Astoundingly, it has only been for approximately 5000 years – five percent, or less, of human history – that the sword began slaughtering these peaceful societies, took young virgins as slaves, and relegating women to serving as technological tools of reproduction, the mythological rib of Adam whose role was as helpmate and to bear many children in pain and agony. Although it took a few thousand years to stamp out the Neolithic matriarchal civilization, it was a change so great, that nothing else in all we know of human cultural evolution is comparable in magnitude.
So who were these invaders? And from where did they come?
Unlike the settled agrarian civilizations that through millennia left us with a multitude of physical clues through their architecture, art, symbolism and early script, they were probably out there: nomadic bands roaming the harsher, more arid, sparser territories, seeking grass for their herds. But of how they grew in numbers and barbaric ferocity, we know little, other than by the signs of invasion disrupting and dislocating the agricultural Neolithic cultures that worshipped the Goddess. Archaeological remains clearly indicate signs of stress of long-established town sites, beginning after 4300 B.C.E. and the gradual disappearance of the magnificently painted pottery in many areas. (Note that date and the irony that it chronicles closely with the Old Testament date of when a male legendary god mythically created the earth and all its inhabitants, according to the timeline established by today’s Christian Taliban literalist Bible believing creationists.)
But sticking with scientifically proven facts: by radiocarbon dating, it is possible to track the waves of steppe pastoralists (or Kurgans) that swept down from the continental Asiatic and European north and northeast. These nomads would later be called Indo-Europeans; later still, they would be idealized by Nietzsche and Hitler as the only pure European race; erroneous as they were clearly not the original Europeans – at least not in the far more culturally advanced European south. But these Kurgans, ruled by powerful priests and warriors, brought with them their male gods of war and mountains. By barbaric slaughter, over the next few thousand years, they began to impose their way of life on the lush lowland agriculturalists who worshipped the female principle of timeless renewal of the seasons which brought new life. They began replacing the matriarch with the patriarch so they could own all property (including captured women) and wealth – the most powerful amassing the most (wealth and property – no more egalitarianism.)
https://t.co/gqcurXxTHb 20th century archeologist Marija Gimbutas, in her 1991 book, The Civilization of the Goddess articulated the differences between the Old European system, in which she considered the goddess- & woman-centered culture & the Bronze Age. 3 min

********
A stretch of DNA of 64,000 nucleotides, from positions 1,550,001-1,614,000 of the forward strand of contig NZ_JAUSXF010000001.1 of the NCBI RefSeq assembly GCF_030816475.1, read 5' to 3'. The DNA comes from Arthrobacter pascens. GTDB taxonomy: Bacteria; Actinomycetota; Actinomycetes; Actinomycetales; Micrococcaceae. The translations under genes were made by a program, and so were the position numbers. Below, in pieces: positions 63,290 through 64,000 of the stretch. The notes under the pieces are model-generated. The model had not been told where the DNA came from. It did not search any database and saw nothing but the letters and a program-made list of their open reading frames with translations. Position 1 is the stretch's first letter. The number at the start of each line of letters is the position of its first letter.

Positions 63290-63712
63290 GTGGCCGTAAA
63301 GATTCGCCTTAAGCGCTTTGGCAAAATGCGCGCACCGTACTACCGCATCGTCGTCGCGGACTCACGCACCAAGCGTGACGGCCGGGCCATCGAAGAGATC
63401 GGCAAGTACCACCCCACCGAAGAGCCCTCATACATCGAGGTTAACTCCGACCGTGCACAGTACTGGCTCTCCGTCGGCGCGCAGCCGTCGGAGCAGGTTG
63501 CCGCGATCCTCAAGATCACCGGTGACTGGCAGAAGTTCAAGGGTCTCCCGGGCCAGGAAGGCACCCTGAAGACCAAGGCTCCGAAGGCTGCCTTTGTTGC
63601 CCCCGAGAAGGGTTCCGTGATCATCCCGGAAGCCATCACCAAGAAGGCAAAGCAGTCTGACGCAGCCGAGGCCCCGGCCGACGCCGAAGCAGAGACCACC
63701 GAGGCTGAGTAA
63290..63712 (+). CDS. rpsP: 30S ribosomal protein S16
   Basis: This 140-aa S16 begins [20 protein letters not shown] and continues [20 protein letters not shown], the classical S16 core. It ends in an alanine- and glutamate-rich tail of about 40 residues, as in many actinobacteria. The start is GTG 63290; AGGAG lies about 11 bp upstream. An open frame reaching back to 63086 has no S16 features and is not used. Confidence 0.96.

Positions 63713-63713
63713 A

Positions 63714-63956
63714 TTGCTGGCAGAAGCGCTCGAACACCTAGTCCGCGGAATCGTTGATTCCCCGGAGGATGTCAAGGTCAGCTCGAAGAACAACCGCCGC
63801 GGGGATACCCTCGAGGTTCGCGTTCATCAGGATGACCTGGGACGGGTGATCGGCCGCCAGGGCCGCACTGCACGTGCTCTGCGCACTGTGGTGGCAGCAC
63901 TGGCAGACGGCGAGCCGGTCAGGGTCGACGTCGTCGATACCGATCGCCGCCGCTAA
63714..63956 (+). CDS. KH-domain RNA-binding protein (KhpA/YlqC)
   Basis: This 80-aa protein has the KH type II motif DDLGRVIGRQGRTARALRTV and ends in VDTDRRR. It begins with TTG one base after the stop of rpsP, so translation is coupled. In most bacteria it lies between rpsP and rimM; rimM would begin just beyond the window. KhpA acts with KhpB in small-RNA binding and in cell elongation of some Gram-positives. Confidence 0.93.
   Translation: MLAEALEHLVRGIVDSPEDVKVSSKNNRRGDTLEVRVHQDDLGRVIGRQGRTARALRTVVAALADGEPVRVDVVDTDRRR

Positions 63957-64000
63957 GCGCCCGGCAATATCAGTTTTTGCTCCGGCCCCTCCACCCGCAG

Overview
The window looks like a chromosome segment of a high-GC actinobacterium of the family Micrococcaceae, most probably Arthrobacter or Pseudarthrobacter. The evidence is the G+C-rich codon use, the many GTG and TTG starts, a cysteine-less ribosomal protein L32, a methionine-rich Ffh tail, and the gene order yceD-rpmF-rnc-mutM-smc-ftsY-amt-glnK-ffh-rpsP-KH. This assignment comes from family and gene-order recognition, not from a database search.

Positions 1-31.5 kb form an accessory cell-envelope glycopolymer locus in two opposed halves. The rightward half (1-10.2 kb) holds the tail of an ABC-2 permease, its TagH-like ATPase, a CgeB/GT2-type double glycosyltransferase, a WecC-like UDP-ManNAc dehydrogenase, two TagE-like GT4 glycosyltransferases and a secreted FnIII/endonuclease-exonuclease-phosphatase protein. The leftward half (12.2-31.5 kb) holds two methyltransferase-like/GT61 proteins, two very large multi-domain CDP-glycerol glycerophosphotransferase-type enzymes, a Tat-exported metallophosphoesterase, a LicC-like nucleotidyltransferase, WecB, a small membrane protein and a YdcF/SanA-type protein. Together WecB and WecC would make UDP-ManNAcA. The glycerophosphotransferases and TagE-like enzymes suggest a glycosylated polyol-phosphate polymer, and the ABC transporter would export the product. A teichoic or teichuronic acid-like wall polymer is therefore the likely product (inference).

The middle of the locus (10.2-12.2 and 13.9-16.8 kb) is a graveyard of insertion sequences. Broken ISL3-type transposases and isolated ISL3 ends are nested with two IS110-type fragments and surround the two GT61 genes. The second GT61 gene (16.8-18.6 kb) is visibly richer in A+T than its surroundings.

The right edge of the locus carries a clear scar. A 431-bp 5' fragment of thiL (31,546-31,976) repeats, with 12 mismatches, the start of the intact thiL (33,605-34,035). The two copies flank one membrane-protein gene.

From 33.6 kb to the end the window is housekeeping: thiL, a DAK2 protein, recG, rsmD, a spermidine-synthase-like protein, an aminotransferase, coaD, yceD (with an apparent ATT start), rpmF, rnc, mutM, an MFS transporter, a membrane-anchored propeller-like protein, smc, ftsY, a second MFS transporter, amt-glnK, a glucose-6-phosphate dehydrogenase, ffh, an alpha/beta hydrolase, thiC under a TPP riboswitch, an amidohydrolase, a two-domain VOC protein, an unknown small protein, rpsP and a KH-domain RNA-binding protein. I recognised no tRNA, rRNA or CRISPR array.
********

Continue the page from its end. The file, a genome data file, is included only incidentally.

— tatianyc.oeuvre (@tatianycoeuvre) April 2, 2018
Much later another nomadic invader: the Semitic Hebrews, ruled by warrior-priests, invaded the Levant or the land of Canaan, a region on the eastern shore of the Mediterranean (now named Gaza, Palestine, Israel, Lebanon, and Syria.) Like the Indo-Europeans, they brought a fierce and angry male god of war and mountains. The striking similarities between these two groups have led some scholars to conjecture that there may be some common origins – of cultural diffusion. Other historians have been more direct in stating that the Hebrew was a tribe with ancestral bloodlines descending them from the Indo-Europeans.
As mentioned earlier, Minoan Crete was the last holdout of the woman-centered civilization. The Crete civilization began around 6000 B.C.E. or about 8000 years ago, when a small colony of immigrants, probably from Anatolia, first arrived on the island’s shores. They brought the Goddess with them, as well as an agrarian technology that classifies them as Neolithic. It is speculated that their culture lasted as long as it did due to the natural surrounding barrier of the Mediterranean Sea. Though there is much evidence that the Mycenaean Greeks, who traded with and ultimately invaded and overtook Minoan Crete, and would later adopt many of the more civilized ways of the Minoans, the Greeks also worshipped death rather than life. By the Greek Olympian period their male god Zeus had supremacy over Hera and occupied the highest mountain. For the uniquely joyous, prosperous, creatively advanced, egalitarian Minoans, it was all over by 1100 B.C.E., and with their fall, it was the end of an era. For already, a couple of thousand years prior on the surrounding mainland, chaos reigned as townships were being demolished; the magnificent painted pottery was vanishing, as were the frescoes and sculptures with all symbology and knowledge of the woman-centered culture gradually being forced underground. What emerged out of the ashes of the Neolithic was a hierarchic and authoritarian androcratic rulership; the physically strongest, most brutal holding ownership of wealth: land, slaves, livestock and women. In this new order, women were ever increasingly reduced to the status they would continue to hold: male-owned and controlled technologies of production and reproduction. At the same time, the Goddess gradually became the mere consort of male deities whose power was symbolized by weapons of destruction and angry thunderbolts until all but the merest traces of Her disappeared altogether.
We see evidence of this cruelty toward women in the Hebrew Old Testament: Numbers 31 Moses is angry with the officers for saving the women alive.15: And Moses said unto them, Have ye saved all the women alive? 17: Now therefore kill every male among the little ones, and kill every woman that hath known man by lying with him. 18: But all the women children, that have not known a man by lying with him, keep alive for yourselves. As to the booty of war to be divided: 32: And the booty, being the rest of the prey which the men of war had caught, was six hundred thousand and seventy thousand and five hundred sheep. 33: And threescore and twelve thousand beeves. 34: And threescore and one thousand asses. 35: And thirty and two thousand persons in all, of women that had not known man by lying with him.